Crew-2 Launches to ISS on Reused Rocket and Spacecraft

Crew-2 Launches to ISS on Reused Rocket and Spacecraft

A four-person crew lifted off from Kennedy Space Center at 5:49 am ET this morning on a reused SpaceX Falcon 9 rocket in a reused SpaceX Crew Dragon spacecraft.  Docking is scheduled for 5:10 am ET tomorrow morning where this crew will join seven colleagues already aboard the International Space Station (ISS), four of whom will return home next week.

ISS in a partnership among the United States, Russia, Canada, Japan and 11 European countries working through the European Space Agency (ESA). Last November it celebrated its 20th anniversary of permanent human occupancy with international crews rotating on roughly 4-6 month schedules during that entire time.

Russia’s Soyuz spacecraft was the only way of getting crews to and from the ISS after the U.S. space shuttle was terminated in 2011, but that changed last year with the certification of SpaceX’s Crew Dragon “commercial crew” system. Today’s launch is the third in 11 months.

Boeing is also developing a commercial crew system, Starliner, which is still in testing. The company will repeat its uncrewed Orbital Flight Test (OFT) in August or September.  The company says it actually will be ready by May, but with so much going on at the ISS these days, it must wait until a docking port will be available. A Crew Flight Test will follow and then operational service.  The first OFT in December 2019 did not go as planned.

Crew Dragon and Starliner both can accommodate four people, while Soyuz carries three.  On a typical day, one Soyuz and one Crew Dragon or Starliner will be docked at ISS allowing a seven-person long-duration crew.

That number grows temporarily during crew rotations like the one currently underway. Seven people already are on ISS — four from NASA, two from Russia’s space agency Roscosmos, and one from the Japan Aerospace Exploration Agency (JAXA).

Currently aboard ISS: four members of Crew-1 in blue (L-R, NASA’s Shannon Walker, Victor Glover, and Michael Hopkins and JAXA’s Soichi Noguchi) and three members of Soyuz MS-18 in white (L-R, NASA’s Mark Vande Hei and Roscosmos’ Oleg Novitsky and Pyotr Dubrov). Credit: NASA

The four astronauts on this mission, Crew-2, will increase that to 11 until Wednesday when Crew-1 returns. For the first time, two Japanese astronauts will be in orbit at the same time. Soichi Noguchi is a member of Crew-1, which arrived in November 2020, and Aki Hoshide is on Crew-2.

The crew of Crew-2: Megan McArthur (NASA), Thomas Pesquet (ESA/France), Aki Hoshide (JAXA), Shane Kimbrough (NASA). Credit: NASA

NASA’s space shuttle orbiters and Solid Rocket Boosters were reusable, so this is not the first time people have launched to space on reused or “flight proven” vehicles, but it is the first time for SpaceX’s Falcon 9 and Crew Dragon.  This Falcon 9 first stage launched Crew-1 in November, and the Crew Dragon spacecraft Endeavour flew SpaceX’s crewed flight test Demo-2 last summer with Bob Behnken and Doug Hurley.  Behnken is married to Megan McArthur, the pilot on this flight of Endeavour.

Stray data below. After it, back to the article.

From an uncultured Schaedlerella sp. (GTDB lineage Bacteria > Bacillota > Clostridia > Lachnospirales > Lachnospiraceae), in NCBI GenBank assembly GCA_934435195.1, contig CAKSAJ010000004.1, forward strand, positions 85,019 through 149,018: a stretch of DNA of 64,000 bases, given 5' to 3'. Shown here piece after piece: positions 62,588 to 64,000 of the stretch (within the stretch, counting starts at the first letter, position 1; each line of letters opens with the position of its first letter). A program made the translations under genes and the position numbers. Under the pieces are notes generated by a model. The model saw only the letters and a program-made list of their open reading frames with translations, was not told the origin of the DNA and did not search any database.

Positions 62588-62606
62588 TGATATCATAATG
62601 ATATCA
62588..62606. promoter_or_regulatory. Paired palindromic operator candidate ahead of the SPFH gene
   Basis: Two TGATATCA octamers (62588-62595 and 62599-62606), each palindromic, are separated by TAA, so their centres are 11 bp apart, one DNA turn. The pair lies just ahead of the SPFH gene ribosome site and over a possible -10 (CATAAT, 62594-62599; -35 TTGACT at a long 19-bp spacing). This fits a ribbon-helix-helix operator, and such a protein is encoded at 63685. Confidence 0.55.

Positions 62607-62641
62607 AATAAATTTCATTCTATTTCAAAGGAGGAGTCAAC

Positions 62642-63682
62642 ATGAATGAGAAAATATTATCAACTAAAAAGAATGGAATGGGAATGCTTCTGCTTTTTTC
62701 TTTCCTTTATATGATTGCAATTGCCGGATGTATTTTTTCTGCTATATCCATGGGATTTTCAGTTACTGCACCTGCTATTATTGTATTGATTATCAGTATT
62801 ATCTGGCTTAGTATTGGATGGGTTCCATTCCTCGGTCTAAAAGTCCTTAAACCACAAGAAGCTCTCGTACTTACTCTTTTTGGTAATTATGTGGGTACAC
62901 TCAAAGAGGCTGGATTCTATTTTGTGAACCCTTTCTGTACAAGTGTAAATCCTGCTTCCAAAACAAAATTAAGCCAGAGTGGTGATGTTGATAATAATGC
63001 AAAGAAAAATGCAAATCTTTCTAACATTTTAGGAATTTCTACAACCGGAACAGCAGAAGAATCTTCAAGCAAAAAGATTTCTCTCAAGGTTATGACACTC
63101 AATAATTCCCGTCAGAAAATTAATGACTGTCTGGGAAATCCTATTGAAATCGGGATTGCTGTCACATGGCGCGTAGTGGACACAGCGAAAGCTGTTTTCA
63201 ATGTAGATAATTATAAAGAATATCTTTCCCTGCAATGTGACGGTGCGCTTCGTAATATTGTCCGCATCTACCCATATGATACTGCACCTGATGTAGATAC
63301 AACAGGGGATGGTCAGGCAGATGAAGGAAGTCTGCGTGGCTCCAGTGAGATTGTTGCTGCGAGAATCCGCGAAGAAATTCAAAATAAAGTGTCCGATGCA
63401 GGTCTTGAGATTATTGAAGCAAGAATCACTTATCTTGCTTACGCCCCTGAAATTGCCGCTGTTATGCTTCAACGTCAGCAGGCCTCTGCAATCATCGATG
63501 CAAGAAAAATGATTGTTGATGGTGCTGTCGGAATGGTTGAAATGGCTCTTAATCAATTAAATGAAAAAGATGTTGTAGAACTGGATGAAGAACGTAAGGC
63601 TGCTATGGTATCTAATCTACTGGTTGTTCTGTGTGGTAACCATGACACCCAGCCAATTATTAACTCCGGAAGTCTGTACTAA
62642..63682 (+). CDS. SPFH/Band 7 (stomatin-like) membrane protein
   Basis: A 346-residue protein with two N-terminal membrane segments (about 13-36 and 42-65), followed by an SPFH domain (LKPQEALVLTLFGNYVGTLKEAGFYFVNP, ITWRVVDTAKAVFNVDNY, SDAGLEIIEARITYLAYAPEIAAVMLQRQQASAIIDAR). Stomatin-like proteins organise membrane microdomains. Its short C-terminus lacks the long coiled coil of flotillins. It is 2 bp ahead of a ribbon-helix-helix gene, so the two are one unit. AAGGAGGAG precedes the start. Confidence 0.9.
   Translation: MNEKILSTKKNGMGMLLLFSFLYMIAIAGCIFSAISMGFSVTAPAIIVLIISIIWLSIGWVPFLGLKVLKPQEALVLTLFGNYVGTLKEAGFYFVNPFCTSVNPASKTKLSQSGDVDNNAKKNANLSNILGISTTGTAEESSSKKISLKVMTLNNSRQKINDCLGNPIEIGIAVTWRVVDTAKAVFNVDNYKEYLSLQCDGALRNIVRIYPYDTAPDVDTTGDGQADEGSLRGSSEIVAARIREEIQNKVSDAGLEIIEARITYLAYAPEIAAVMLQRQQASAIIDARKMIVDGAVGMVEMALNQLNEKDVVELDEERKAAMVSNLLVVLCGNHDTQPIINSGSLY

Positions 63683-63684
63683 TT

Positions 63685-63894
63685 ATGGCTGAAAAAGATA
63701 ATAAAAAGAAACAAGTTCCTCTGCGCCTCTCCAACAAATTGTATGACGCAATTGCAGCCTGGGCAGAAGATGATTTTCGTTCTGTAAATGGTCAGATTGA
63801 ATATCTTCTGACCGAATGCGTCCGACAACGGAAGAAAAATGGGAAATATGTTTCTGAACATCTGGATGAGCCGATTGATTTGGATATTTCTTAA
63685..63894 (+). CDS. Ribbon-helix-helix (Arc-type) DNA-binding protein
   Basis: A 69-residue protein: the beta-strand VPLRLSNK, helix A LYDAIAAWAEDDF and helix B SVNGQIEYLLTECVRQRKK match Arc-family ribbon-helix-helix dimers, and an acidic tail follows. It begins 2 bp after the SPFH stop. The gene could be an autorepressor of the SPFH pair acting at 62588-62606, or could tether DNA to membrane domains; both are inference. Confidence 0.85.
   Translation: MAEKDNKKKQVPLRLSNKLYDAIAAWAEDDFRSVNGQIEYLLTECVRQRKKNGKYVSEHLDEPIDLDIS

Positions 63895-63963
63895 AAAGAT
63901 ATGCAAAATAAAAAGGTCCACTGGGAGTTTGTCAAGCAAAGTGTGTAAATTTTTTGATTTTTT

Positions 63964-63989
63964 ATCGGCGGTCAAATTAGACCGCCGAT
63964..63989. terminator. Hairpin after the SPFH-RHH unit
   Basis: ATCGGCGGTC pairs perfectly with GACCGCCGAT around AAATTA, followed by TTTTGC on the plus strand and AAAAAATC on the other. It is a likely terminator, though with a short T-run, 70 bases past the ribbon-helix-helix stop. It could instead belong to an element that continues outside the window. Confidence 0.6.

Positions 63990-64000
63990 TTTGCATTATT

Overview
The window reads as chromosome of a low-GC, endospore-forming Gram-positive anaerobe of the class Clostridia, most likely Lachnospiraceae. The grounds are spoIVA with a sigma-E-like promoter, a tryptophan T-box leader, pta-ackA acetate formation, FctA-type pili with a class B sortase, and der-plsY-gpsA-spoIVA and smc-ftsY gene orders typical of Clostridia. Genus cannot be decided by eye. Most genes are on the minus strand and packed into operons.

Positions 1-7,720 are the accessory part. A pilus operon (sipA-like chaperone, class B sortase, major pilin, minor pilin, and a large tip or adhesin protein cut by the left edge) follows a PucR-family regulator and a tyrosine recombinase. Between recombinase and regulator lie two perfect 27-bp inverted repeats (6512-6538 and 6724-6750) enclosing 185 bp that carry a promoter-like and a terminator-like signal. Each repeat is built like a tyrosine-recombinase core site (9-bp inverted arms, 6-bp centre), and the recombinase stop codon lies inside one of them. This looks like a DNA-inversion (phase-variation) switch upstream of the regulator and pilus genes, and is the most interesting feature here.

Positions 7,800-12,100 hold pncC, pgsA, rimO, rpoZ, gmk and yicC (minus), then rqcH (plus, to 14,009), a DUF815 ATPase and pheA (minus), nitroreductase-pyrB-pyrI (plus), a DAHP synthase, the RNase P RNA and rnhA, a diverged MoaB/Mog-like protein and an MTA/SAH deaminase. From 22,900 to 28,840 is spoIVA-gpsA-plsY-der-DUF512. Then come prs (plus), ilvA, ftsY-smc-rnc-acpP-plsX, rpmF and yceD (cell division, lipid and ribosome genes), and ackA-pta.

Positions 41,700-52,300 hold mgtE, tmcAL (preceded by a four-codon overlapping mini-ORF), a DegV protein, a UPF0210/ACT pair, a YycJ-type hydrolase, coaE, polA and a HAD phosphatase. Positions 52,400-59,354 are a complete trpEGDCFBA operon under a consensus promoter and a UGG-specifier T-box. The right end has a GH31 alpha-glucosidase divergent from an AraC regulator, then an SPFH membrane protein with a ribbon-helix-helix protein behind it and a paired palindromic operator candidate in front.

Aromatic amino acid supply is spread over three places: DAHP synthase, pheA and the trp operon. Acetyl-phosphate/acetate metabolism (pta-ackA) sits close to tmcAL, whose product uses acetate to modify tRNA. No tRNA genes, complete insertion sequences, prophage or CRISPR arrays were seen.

SpaceX routinely reuses the first stages of its Falcon 9 rockets, which return to land either on a drone ship in the Atlantic Ocean or on terra firma at Cape Canaveral Space Force Station adjacent to NASA’s Kennedy Space Center.  Today the first stage landed on SpaceX’s drone ship Of Course I Still Love You.

Crew-2 is scheduled to dock at the ISS tomorrow morning at 5:10 am ET. The hatches between ISS and Crew Dragon Endeavour will open about 7:15 am ET and a welcome ceremony with the crew on orbit and officials from NASA, JAXA and ESA on the ground is planned for 7:45 am ET.  NASA TV is providing continuous live coverage of the mission until that ceremony concludes.

Crews remain for about 6 months and then are replaced by a new complement.  A wholesale crew rotation is underway right now. Two Russians and an American launched on Soyuz MS-18 on April 9, a different set of two Russians and an American returned to Earth on Soyuz MS-17 on April 17, Crew-2 launched today, and Crew-1 will return on April 28.

The new seven-person crew — three from Soyuz MS-18 and four from Crew-2 — can then settle down to work until the next switchover in the fall.  SpaceX plans to launch a “civilian” crew, meaning all space tourists rather than professional astronauts, on the Inspiration4 mission during that time, but it will not dock at ISS.

Meanwhile, China is getting ready to launch the first of three modules for its new China Space Station (CSS) perhaps next week. China has not officially said exactly when the launch of the module, Tianhe, will take place, but hours before this morning’s Crew-2 launch, China’s official news agency Xinhua confirmed rumors the launch is near.

China space expert Andrew Jones (@AJ_FL) reports the launch on a Long March 5 rocket is expected April 29, which could be April 28 Eastern Daylight Time (EDT) depending on the time of day.  China is 12 hours ahead of EDT.

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